Tag Archives: Eurolit

Guest Post: translating the Great War….

 Will Firth, one of a handful of experienced literary translators from BCS (Bosnian/Croatian/Serbian) opens the window on his       present project – a translation of one of Serbia’s best-selling books in recent years – The Great War by Aleksandar Gatalica.

”I feel almost privileged to be translating The Great War (Veliki rat) by the Serbian writer Aleksandar Gatalica because it really is a most entertaining   and moving book written with a convincing blend of styles and imagery. It is hardly surprising that it won the Serbian novel-of-the-year award (NIN nagrada) in 2012.

Over seventy main characters come together in The Great War. Among the historical figures we meet are Manfred von Richthofen (aka The Red  Baron), the flamboyant poet Guillaume Apollinaire, a megalomaniac little corporal in a Bavarian regiment on the Western Front (Adolf Hitler), and the illustrious Mata Hari – one of several spies in the book. These are joined by many characters who are fictional but convincingly portrayed: a Sarajevo  pathologist who finds Archduke Franz Ferdinand and Duchess Sophie on his dissection table in 1914; a failed German artist who is now a zeppelin pilot itching to drop a bomb on Picasso; and an Istanbul spice trader, whose five apprentices are all mobilised and sent to five different frontiers across the unsettled, post-Ottoman territory of Turkey. This is a skilful device which helps sketch the geopolitical dimensions of the war. Many readers will not know that the relatively young Kingdom of Serbia was wiped off the map during WWI. One of the characters is a Serbian commander who repeatedly lies to his freezing, starving men to give them hope and keep them alive on their long retreat through the mountains of Albania; ultimately they reach the Adriatic coast and the relative safety of Corfu, where the officer indulges in a single glass of ouzo – and dies.

The Great War has many elements of a historical novel but is also rooted in the tradition of magic realism. A German submarine captain, for example, is in league with sea monsters; a Turkish policeman of Armenian extraction (something he has successfully repressed) is finally overwhelmed by the spirits of all the Armenians killed in the genocide; a Russian surgeon on the Eastern Front miraculously saves soldiers with bullets in their brains, and the often illiterate muzhiks wake up speaking German; at the same time, students and poets in the Austro-Hungarian army are dying after bloody battles in Serbia, despite the best efforts of a surgeon there (our Sarajevo pathologist). Their souls ‘migrated east (…) along some imponderable transversal, in the invisible barques of the dead, into the split heads of Russian farmworkers’. The Austrian Bolshevik Karl Radek sets off from Zürich, Switzerland, for Russia in March 1917. He is one of the passengers in Lenin’s famous sealed train. On the long journey through war-impoverished Germany, Radek sees the same boy at every railway station: a fair-haired lad with a freckled nose, whom he instantly feels fond of. Pale and emaciated, the boy is either pushing a heavy luggage cart, waiting despondently or leaning on a crutch. And when Radek arrives in troubled Petrograd he can’t believe his eyes: the same boy, it seems, has been sent to meet him.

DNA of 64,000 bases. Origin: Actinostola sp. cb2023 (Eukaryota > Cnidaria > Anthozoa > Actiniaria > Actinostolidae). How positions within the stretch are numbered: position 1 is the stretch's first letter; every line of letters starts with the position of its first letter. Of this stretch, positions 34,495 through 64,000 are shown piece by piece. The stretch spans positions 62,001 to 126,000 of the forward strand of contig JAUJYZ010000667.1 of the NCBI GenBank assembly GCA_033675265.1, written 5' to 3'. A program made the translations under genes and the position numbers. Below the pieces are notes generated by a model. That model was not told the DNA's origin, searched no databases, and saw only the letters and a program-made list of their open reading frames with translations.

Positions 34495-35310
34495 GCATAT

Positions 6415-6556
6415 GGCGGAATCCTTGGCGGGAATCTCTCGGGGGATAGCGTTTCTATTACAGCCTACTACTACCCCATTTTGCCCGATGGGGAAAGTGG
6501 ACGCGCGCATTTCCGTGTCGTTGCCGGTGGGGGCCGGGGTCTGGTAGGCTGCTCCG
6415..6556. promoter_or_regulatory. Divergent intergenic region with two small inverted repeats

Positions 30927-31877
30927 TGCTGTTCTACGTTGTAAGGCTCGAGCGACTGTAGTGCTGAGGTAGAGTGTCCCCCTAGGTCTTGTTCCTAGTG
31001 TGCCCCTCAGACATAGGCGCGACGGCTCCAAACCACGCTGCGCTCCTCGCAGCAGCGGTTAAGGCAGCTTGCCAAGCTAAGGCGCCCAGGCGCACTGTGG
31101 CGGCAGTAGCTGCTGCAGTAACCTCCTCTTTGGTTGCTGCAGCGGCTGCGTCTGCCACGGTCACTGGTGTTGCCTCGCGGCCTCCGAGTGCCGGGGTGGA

As well as being fascinating ideas in themselves, these events and links create a web of intersecting fates. The Great War portrays the cataclysm that was WWI from a pan-European perspective and will hopefully help redress Anglophone preoccupation with the Western Front. The author paints a convincing, gripping picture of a continent in agony. It is the end of an age built on a belief in material and technical progress, and the beginning of an uncertain future.

The Great War is due to be published by Istros Books in November 2014. It will make a fascinating read. Although there are some hard nuts to crack, the novel is also a pleasure to translate. I don’t get to say that very often.”

Will Firth, translator

1 Comment

Filed under Contemporary European literature

Check out the European Short Story Festival

It’s funny, but I have a sneaky feeling that since I left Zagreb, it has become the most interesting and edgy city in South East Europe!

Last week saw the likes of Oliver Stone and Slavoj Zizek, discussing such topics as the European Left, Love and Democracy at the Subversive Film Festival, while next week sees the start of the 10th annual Festival of the European Short Story. fessThe festival will be held from 29 May to 3 June in the present capital city of Zagreb and the once-capital Baroque town of Varaždin, bringing together dozens of writers from Croatia and abroad.

Welsh short-story writer, Owen Martell will be there, as well as Man Booker International nominee, Josip Novakovich, who was just in London for the Book Fair, and French writer and film director, Phillippe Claudel and local heroes –Edo Popović, Nenad Bartolčić, Branko Čegec

Highlights at this eclectic and truly European festival include a workshop on The Golden Age of Visual Storytelling which looks at the history of comics and graphic novel and a Short Introduction to the Contemporary Welsh Short Story.

Neighbouring Bulgarian writer, Alek Popov, is also there to present his collection of short stories – The Mythology of Transition’. Istros’ is hoping to bring his hilarious novel, ‘Mission London’, to UK audiences early next year, with the motion picture of the book out for UK release this autumn – watch the trailer here